2. TeresaML
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    TeresaML - April 03, 2013 10:27 pm
    Nope, the so called "tribal judge" makes three (3) con men in on the deal.
  3. TeresaML
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    TeresaML - April 03, 2013 9:44 pm
    Or four. Along with several fish.
  4. TeresaML
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    TeresaML - April 03, 2013 9:24 pm
    No worries, cattle ranchers that were stolen from, Richard will pay you back with starving horses that wonder onto your property next winter. I hope you all will claim them, feed them, make them into good ranch horses and then sue the living carp out of him.
  5. TeresaML
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    TeresaML - April 03, 2013 9:12 pm
    It sounds like Richard and his son just stole 131 good horses, got away with it and still think that they are owed hundreds of thousands of dollars. Well, I guess that beats stealing cattle for a living.
  6. TeresaML
    Report Abuse
    TeresaML - April 03, 2013 8:54 pm
    The cattle thief says, "I tried to give those horses back." Sure he did. And pigs can fly. A tribal judge then adds about a half million to the deal. Bet that tribal "judge", the third crook in this deal, has a new horse or 10 on his property before next week even begins.
  7. Lifesgood
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    Lifesgood - April 03, 2013 7:24 pm
    So Richard just wrote himself a check..Native lands..you crack me up!
  8. Lifesgood
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    Lifesgood - April 03, 2013 7:22 pm
    Who did he pay it to himself....
  9. native lands
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    native lands - April 03, 2013 5:44 pm
    just found out out richard and his son bought the horses for $100,000.00. now just where does he plan on keeping them. the only land that he owns is the dirt between his toes. look out cattle ranchers hay stacks just might disapear in the middle of the night.
  10. curlin
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    curlin - April 03, 2013 3:53 pm
    Richard Holen = Bad News!!!
  11. Rancher59042
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    Rancher59042 - April 03, 2013 1:05 pm
    the $544,510.00 in claimed expense is a crock. Just think two (2) con men in business....sounds like government work.
  12. native lands
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    native lands - April 03, 2013 11:21 am
    Maybe now the owners of the cattle that Richard Holen was stealing from can get the restitution that richard was ordered to pay back to them. I beleave there was six differant cattle ranchers. Richard is also a convicted drug dealer. why is it that these type of crocks always finds differant ways to cheat productive people. try getting a desent job.
  13. debv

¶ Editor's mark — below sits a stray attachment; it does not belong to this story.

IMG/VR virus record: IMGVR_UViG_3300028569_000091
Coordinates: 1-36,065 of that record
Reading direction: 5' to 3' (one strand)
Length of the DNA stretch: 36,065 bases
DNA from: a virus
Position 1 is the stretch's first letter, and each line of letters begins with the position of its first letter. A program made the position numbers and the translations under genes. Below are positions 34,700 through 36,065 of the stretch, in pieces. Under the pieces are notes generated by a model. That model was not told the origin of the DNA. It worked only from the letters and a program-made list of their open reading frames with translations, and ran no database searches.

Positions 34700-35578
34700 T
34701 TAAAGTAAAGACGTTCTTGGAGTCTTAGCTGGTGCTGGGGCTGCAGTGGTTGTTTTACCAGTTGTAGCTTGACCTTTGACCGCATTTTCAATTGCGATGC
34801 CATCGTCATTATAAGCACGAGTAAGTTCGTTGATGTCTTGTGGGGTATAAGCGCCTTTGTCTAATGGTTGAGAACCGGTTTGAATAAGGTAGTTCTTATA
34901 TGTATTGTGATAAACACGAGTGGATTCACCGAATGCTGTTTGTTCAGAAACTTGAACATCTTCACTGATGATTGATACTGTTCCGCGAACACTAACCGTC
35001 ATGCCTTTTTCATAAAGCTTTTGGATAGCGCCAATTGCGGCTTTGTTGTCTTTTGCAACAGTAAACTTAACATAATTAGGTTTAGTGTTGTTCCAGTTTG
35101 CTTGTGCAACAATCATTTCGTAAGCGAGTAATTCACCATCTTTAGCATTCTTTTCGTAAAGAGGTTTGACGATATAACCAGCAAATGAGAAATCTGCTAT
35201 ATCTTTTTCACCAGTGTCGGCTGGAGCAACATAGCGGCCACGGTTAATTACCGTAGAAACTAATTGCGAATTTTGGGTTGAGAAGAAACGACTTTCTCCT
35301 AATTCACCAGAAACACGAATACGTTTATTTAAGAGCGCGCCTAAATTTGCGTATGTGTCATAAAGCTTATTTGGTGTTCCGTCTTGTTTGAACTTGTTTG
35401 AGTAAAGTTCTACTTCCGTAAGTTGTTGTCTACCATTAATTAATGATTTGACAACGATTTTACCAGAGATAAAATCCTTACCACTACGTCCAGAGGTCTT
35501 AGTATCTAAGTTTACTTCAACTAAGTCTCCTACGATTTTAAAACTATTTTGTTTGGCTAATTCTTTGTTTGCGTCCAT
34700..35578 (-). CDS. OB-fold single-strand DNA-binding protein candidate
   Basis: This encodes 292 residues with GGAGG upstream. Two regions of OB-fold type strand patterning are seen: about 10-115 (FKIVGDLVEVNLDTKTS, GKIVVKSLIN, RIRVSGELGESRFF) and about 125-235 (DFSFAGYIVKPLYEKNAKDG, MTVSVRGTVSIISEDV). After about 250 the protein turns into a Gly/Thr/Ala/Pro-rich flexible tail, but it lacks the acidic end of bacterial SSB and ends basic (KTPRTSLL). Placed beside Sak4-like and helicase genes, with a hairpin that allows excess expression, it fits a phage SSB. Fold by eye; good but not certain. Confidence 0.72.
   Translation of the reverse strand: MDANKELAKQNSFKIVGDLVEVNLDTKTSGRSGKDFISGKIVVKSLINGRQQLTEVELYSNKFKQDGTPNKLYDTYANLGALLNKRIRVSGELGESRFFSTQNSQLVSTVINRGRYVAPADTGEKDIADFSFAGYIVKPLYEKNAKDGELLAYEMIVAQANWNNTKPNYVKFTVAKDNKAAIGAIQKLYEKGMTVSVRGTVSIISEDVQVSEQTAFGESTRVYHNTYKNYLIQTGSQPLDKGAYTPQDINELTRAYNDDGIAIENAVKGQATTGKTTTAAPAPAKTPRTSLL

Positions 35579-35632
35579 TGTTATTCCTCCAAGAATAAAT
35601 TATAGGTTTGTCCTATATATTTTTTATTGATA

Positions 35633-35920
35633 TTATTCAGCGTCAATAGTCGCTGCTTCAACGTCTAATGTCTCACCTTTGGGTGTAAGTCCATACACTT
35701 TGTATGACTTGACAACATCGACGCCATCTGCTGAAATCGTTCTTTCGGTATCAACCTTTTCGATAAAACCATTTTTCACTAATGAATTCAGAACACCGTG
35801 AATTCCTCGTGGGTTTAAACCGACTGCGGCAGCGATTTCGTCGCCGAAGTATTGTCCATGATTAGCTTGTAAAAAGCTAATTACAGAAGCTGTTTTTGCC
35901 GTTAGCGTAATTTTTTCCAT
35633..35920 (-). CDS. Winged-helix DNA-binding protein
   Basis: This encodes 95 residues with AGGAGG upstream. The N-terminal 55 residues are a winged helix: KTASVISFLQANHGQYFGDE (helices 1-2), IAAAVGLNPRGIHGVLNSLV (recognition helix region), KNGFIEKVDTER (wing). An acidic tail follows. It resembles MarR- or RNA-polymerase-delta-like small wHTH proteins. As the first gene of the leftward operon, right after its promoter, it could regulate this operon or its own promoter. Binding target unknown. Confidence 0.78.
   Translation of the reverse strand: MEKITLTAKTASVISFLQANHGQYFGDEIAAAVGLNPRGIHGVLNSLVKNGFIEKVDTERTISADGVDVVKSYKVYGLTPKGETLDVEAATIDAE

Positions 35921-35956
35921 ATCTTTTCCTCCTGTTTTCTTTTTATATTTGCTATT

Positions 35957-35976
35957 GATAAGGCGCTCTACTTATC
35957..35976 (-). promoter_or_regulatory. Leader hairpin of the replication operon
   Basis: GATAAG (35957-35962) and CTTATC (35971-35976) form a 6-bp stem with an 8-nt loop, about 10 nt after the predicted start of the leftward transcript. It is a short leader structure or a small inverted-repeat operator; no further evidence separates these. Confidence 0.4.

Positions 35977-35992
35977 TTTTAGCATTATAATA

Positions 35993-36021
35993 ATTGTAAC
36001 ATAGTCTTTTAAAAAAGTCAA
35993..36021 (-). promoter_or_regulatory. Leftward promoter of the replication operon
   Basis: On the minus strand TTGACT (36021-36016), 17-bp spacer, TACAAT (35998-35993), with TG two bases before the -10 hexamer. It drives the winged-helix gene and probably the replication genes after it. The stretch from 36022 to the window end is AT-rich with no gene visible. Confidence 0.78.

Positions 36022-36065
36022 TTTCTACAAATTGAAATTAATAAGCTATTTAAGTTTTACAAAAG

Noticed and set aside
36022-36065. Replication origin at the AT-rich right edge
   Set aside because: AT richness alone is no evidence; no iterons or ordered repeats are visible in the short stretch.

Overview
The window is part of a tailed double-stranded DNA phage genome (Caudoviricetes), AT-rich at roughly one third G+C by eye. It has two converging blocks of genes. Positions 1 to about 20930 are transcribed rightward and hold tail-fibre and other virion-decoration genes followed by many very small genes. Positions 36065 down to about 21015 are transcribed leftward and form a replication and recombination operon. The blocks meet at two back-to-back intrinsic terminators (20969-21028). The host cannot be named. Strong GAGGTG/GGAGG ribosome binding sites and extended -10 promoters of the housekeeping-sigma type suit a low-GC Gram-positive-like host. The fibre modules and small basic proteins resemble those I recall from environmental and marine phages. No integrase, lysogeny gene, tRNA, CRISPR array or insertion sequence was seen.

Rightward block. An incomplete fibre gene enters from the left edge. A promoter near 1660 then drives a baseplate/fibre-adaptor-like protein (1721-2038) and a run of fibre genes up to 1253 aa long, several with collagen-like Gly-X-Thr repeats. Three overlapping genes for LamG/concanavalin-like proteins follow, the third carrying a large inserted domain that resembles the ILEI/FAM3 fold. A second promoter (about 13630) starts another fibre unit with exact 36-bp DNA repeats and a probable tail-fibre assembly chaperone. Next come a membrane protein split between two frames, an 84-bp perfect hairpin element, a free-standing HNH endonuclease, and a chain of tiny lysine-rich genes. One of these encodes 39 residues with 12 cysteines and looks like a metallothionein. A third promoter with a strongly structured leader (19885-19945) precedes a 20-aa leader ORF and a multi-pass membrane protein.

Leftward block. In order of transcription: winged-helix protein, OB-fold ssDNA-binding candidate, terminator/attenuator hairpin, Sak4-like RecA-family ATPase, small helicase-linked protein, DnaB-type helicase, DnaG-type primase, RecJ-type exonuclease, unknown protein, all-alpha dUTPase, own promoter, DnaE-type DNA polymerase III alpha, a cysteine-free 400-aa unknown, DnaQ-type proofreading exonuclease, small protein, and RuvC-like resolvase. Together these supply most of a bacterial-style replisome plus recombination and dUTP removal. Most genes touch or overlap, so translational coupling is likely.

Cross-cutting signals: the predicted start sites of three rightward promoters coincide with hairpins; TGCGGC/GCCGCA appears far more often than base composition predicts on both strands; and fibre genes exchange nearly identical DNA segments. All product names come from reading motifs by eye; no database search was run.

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    debv - April 03, 2013 10:57 am
    Thanks Billings Gazette - but WHEN is this Auction!???
  14. TeresaML
    Report Abuse
    TeresaML - April 03, 2013 9:47 am
    Lefty, that's exactly what I thought. At that price, people would be better off feeding elephants.
  15. sagebush
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    sagebush - April 03, 2013 9:40 am
    Are not these the same horses the Crow's stole, errr, I mean confiscated, a few months ago ?
  16. lefty the cowboy
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    lefty the cowboy - April 03, 2013 9:18 am
    There is a big difference from horses coming in off pasture in the spring a little thin and wooly, and racks of bones with plastic bands painfully cutting off circulation to a leg. Besides, these people agreed to take the horses, unlike all the people impacted by 800+ horses spreading out across the rez looking for something to eat.
  17. lefty the cowboy
    Report Abuse
    lefty the cowboy - April 03, 2013 9:15 am
    At auction, these horses might bring $75,000, quite a way from $544,510. I also cannot see how they could have accrued this kind of expense in this time. If their management resulted in over a half million in expenses in such a short time, they should stay out of the horse business... which makes me wonder why they want the ponies. Maybe it is in the telling, but something smells funny.
  18. Voltaire
    Report Abuse
    Voltaire - April 03, 2013 7:57 am
    “I’d say they look like they’ve came through a long winter,” Blankenship said
    Wasn't this the same issue that they had with Leachman, and didn't they charge him for this very same reason?
  19. Surgar Creek
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    Surgar Creek - April 03, 2013 3:56 am
    Interesting story! Two convicts doing business together! How in the heck can Mr. Holen incurr $544,510 expenses against 131 horses in nine months? ($4156.56/horse) I smell a rat, or two, or three!!??